The no. 1 overall pick is at his best with the ball in his hands, but how much the Pistons put him at the point will have a direct impact on the development of their 2020 lottery pick
Paths to NBA stardom are never linear, and every rookie has a unique set of roadblocks to overcome before they can capitalize on their potential. Over the next few weeks, Jonathan Tjarks will examine some of the 2021 draft’s top talents and how their team’s situation will affect their freshman season.
Cade Cunningham played more off the ball in summer league than in college, often leaving the point guard duties to Killian Hayes, the no. 7 pick in 2020. Cunningham can succeed in multiple roles on offense—he’s a point forward with a high basketball IQ and an excellent 3-point shot. But just because he can do a bunch of different things on the court doesn’t mean that he should.
Cunningham’s role was a much simpler decision in college. Oklahoma State had missed the NCAA tournament in its previous three seasons, and didn’t have another top-50 recruit on its roster. Everything was built around Cade, who dominated the ball and averaged 20.1 points on 43.8 percent shooting, 6.2 rebounds, and 3.5 assists per game. With a rare combination of size (6-foot-7 and 215 pounds) and skill, he was both the Cowboys’ primary scorer and playmaker.
His upside is obvious. The best players in the game, from LeBron James to Luka Doncic and Nikola Jokic, can be the alpha and omega of their offenses. There’s just no guarantee that Cade can reach their level as an elite passer and scorer. He was good at OSU, but he wasn’t that good. The biggest red flag was his poor 2-point field goal percentage. He did not score at will against overmatched competition like most perimeter players who go no. 1 overall:
The difference is athleticism. Cade doesn’t have the explosiveness to blow by defenders off the dribble and finish over them at the rim. He struggles at times to create separation and often settles for contested midrange jumpers. He’s a good enough shooter (40 percent from 3 on 5.7 attempts per game) that he can still knock them down at a fairly high rate, but he can’t get a bucket whenever he wants.
Cade is more similar to Luka, another supersized point guard who would struggle in a running and jumping competition. But Luka is an absurd shotmaker who can score easily even with defenders draped over him. He shot 57.2 percent from 2-point range in his final season in the EuroLeague before coming to the NBA.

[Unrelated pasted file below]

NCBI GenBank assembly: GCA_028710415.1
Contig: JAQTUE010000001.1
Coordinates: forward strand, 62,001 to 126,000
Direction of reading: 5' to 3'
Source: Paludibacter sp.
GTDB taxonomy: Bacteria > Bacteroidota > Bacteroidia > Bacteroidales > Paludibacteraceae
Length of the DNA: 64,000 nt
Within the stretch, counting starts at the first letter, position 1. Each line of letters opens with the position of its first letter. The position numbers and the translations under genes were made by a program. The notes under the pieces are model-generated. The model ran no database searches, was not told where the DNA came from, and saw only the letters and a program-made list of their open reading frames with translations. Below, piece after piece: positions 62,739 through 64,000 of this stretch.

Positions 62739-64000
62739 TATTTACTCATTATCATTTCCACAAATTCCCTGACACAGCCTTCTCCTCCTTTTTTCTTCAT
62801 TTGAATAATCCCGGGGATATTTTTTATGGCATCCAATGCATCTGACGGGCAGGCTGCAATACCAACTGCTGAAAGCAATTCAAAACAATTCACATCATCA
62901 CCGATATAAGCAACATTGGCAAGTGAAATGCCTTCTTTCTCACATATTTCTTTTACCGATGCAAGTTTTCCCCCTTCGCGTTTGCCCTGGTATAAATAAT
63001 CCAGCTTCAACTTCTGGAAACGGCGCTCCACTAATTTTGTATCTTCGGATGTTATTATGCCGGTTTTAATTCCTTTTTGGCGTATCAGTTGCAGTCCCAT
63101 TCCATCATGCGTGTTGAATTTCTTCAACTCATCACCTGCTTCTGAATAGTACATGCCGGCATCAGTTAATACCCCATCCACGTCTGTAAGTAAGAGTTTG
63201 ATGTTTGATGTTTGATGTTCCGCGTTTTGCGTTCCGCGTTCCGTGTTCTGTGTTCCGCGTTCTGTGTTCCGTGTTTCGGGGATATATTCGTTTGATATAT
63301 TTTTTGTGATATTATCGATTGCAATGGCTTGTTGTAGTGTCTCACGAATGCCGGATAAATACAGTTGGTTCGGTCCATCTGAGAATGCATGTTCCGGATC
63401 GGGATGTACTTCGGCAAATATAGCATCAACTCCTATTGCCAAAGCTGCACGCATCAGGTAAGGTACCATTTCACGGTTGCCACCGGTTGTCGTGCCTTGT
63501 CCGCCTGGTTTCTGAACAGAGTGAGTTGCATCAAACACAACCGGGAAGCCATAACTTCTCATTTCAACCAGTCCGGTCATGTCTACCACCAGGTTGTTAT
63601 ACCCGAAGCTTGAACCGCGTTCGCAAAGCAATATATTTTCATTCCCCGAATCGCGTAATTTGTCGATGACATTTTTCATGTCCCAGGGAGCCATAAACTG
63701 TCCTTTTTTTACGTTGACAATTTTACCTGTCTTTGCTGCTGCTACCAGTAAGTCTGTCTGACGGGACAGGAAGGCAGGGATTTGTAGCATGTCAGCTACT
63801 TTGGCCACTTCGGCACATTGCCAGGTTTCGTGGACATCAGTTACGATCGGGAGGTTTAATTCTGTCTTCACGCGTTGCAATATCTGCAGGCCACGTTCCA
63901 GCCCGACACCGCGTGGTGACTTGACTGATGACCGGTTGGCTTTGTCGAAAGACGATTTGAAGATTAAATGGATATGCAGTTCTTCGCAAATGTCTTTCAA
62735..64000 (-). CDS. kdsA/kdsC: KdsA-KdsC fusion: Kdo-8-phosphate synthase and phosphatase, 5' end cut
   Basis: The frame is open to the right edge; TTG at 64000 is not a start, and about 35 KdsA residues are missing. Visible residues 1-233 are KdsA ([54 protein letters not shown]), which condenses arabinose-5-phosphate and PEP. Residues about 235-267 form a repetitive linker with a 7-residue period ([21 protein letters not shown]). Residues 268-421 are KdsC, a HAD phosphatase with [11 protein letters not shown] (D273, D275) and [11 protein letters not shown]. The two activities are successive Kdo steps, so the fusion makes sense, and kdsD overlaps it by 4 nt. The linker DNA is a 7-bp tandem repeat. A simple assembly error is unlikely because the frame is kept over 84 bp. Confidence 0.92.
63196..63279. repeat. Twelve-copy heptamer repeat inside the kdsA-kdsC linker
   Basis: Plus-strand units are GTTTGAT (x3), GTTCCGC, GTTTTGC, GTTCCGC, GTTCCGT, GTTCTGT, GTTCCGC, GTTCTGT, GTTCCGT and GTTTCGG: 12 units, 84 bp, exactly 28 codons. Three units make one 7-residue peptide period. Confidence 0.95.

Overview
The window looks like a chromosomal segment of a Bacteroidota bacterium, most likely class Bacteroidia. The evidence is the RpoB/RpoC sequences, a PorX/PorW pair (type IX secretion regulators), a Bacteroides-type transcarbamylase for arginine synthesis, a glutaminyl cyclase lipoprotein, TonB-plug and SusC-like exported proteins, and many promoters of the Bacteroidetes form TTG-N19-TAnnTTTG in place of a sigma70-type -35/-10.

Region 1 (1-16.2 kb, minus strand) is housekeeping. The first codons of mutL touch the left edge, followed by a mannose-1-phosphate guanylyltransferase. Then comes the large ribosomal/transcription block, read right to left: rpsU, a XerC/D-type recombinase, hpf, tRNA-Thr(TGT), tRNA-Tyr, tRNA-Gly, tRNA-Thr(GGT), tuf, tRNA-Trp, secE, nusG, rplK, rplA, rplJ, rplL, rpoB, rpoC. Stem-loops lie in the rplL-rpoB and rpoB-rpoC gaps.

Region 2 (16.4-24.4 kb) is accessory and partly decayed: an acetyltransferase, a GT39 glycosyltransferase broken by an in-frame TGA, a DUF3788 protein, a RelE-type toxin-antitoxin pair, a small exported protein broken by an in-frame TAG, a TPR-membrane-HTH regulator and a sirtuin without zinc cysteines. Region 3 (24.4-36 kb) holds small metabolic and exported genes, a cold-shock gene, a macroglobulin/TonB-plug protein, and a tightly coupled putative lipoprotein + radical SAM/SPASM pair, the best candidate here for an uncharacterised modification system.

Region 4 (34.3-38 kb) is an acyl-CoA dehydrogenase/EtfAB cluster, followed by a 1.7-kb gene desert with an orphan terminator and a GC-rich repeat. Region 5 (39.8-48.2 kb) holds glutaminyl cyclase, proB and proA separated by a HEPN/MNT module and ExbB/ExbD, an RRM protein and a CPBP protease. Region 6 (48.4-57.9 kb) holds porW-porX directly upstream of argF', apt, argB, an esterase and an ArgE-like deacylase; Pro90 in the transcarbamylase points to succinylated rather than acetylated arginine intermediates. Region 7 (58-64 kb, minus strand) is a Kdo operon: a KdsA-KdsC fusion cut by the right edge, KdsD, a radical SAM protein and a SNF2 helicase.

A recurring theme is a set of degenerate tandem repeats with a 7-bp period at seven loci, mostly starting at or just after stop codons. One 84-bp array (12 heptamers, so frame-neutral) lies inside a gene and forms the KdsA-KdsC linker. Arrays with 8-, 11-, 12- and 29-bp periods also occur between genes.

Cunningham is a more deliberate player who loves to probe the defense and then kick the ball back out. The upside of that approach is that he’s not forcing up shots early in possessions and preventing teammates from getting in a rhythm. The downside is that he rarely takes over games on offense or puts his team on his back. He scored more than 30 points only once last season. He’s more of a traditional point guard in that he can dominate the ball without taking a lot of shots.
But Cunningham also showed in Vegas that he can play more than one way. Cade can give up control of the offense and succeed in a smaller role in which he plays off the ball and bombs away from deep. His stats from three summer league games don’t mean much by themselves—what’s interesting is how they compare to his numbers from college. His per-game assist average dropped to 2.3 while his 3-point attempts jumped from 5.7 to 8.7.
The question is whether playing off the ball is something he wants to do in the NBA. Or, more specifically, in Detroit. It would be one thing if Cunningham had landed on a team ready to compete at a high level. He would have been great next to Steph Curry and Draymond Green if Golden State had won the lottery. It’s even possible to imagine him accepting a more complementary role on an up-and-coming team like Minnesota, playing off of elite talent in Karl-Anthony Towns and Anthony Edwards. Detroit doesn’t have anyone like that. There’s no one whom Cade should sacrifice for.